Just had to reference this article from Economia – the magazine for Chartered Accountants.
It starts off by saying that economists only get things right about 4 times out of 10. If I have read the grade boundaries issued by one of the exam boards correctly that would have been enough to get a grade F at GCSE economics units 11 and 12. And if we use the lower mark “3 or 4 times” offered later in the article it is barely even enough for a grade G.
It then goes on to say economics is not a black and white science – but then what is? Even the physics of light has to take account of colour.
The profession is likened to a sports coach who cannot guarantee a win even by putting out the best team possible. Except that economists do not seem to get the sack for repeated poor performance.
Or economists should be likened to medics who would not be able to predict when you are going to get ill but should be able to advise you how to get better. Except that economists do not seem to be able to agree on a course of treatment – should we spend our way out of recession or should we cut back on public expenditure to balance the books. Or should we do a George Osborne and try a bit of both – cut back on public expenditure till it hurts and still borrow more.
And then the article talks about the benefit of hindsight giving us 20/20 vision. But again I am not sure that it does, as economists don’t seem to be able to agree whether they should have been expected to predict the 2008 financial crisis.
But perhaps I am biased in my thinking that economics is not science if we follow the Oxford dictionaries definition:
The intellectual and practical activity encompassing the systematic study of the structure and behaviour of the physical and natural world through observation and experiment
It is included as a social science:
The scientific study of human society and social relationships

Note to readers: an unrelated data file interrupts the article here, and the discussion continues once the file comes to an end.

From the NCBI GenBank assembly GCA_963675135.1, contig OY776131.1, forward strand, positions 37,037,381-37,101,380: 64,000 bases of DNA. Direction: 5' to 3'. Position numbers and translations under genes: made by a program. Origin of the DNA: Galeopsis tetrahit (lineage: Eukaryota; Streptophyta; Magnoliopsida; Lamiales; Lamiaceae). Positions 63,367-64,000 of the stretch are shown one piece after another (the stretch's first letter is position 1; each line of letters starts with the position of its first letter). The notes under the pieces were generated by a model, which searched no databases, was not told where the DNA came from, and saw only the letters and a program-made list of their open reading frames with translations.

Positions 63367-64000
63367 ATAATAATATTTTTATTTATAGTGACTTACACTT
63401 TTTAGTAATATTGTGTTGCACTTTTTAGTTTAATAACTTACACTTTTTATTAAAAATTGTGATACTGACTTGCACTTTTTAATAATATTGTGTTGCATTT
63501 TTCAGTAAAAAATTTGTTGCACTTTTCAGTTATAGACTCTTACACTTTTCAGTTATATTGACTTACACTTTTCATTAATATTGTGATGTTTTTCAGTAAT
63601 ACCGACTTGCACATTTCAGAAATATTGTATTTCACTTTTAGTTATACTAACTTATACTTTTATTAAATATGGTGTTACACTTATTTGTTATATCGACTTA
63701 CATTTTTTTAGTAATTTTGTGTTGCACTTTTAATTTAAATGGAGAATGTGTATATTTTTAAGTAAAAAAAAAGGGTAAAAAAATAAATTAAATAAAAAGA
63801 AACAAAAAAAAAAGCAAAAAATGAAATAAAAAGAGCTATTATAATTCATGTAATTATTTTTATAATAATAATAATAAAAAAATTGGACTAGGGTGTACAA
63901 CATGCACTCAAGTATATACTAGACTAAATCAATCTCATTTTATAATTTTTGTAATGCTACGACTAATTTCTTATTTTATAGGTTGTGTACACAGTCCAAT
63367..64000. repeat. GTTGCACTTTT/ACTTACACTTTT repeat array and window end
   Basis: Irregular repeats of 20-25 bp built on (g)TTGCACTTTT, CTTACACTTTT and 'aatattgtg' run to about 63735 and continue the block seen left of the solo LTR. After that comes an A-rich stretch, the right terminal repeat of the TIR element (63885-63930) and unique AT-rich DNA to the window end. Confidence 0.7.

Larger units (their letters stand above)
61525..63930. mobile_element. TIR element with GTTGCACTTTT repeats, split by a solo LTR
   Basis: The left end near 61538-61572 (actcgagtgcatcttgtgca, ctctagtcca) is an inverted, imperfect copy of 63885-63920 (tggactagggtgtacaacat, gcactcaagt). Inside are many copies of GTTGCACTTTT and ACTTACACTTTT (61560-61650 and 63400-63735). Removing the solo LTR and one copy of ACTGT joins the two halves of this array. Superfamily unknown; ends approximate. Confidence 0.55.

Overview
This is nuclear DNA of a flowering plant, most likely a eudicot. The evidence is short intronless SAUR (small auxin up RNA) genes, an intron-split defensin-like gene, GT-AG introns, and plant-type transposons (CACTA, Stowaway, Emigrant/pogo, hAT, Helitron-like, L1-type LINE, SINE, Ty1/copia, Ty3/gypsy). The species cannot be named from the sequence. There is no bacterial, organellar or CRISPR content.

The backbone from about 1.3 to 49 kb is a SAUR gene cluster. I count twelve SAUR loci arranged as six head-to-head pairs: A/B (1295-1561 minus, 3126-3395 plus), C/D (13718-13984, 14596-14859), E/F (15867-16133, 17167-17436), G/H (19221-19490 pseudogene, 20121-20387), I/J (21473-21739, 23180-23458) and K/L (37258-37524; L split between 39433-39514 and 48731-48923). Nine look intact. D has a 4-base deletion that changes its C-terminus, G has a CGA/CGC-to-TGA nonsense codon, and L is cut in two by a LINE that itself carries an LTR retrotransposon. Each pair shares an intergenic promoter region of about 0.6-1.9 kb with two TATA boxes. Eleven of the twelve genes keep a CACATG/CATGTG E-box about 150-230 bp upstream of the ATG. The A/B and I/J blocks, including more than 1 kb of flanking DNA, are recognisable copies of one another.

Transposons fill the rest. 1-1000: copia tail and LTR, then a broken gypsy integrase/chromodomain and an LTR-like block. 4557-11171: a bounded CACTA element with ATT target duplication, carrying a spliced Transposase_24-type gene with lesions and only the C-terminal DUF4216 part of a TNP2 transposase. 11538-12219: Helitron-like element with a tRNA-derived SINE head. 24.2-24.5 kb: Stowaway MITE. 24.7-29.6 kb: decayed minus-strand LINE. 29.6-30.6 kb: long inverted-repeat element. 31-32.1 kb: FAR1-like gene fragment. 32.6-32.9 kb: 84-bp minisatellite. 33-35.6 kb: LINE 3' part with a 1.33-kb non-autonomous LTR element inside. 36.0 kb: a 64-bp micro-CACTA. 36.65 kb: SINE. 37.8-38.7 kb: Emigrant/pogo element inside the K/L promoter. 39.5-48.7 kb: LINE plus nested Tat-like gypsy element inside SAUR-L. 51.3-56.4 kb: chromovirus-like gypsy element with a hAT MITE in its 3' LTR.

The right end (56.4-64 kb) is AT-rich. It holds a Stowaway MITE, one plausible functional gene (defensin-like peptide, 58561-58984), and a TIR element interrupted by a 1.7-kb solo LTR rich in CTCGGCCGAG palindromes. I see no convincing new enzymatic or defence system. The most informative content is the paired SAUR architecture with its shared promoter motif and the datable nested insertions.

which attempts to use scientific methodology but is severely limited because it is not easy (or even legal) to experiment on human society and relationships – so that it is limited to observation without being able to test any theories about how economics works.
I realise that this article was written by an accountant (Richard Cree is editor-in-chief of economia, which is the magazine for Chartered Accountants) and can therefore be rubbished by all practising economists, but I do like his suggestion that economic forecasts are about as useful as a 5-year weather forecast.
Here are some highlights
About Mark Carney:
A week ago, on what some in the media insisted on labelling “Super Thursday”, (because how can a day feel important without a hashtag-friendly label?) the Bank of England governor, Mark Carney, released a huge quantity of economic data. From the slew of numbers and insights he offered up, one headline jumped out. Contrary to his advice the last time he gave such “forward guidance”, way back in July when the economics clearly looked completely different and when he announced interest rates were on the verge of being hiked up, rates would now not be going up until 2017.
This week, as better than expected numbers on unemployment suggest the economy may be on the verge of over-heating, it now seems plausible that Carney’s next forward guidance may move that 2017 date forward again.
About George Osborne:
Meanwhile, across town in Westminster the chancellor, George Osborne, is planning his next mini-Budget (how long ago it seems since he pledged to scrap these in favour of a return to an annual Budget). At the heart of his Autumn Statement will be a set of economic forecasts from the Office for Budget Responsibility (OBR). Or rather, a set of revised forecasts. And they will be wrong, or more accurately they will only be a best guess of what might happen. Apologies to the doubtless very clever economists at the OBR if they’ve landed a couple, but most OBR forecasts have had to be revised. In fact, the recent record of most of those who make a living from reading the economic runes hasn’t been great. Only a handful of economists predicted the economic crash (and many of those are from the Cassandra school of economics, rather like the former business secretary Vince Cable, who was once accused of predicting “nine out of the last three recessions”). Today you can find an economist prepared to collect together a bunch of financial and economic indicators that point to either the start of the next recession, the beginning of a golden recovery or anything in between. Can someone please just admit we haven’t really got a clue, that the models, if they were ever fit for purpose are broken?
If you want to read the whole article go to The fiction of forecasting
Until a few years ago, economists of all persuasions confidently proclaimed that the Great Depression would never recur. In a way, they were right. After the financial crisis of 2008 erupted, we got the Great Recession instead. Governments managed to limit the damage by pumping huge amounts of money into the global economy and slashing interest rates to near zero. But, having cut off the downward slide of 2008-2009, they ran out of intellectual and political ammunition.
For more click on the link below
macroeconomics totally messed up
It was the cartoon that really got me!
This joke is always worth a reblog! Especially when the butt of the joke is not an accountant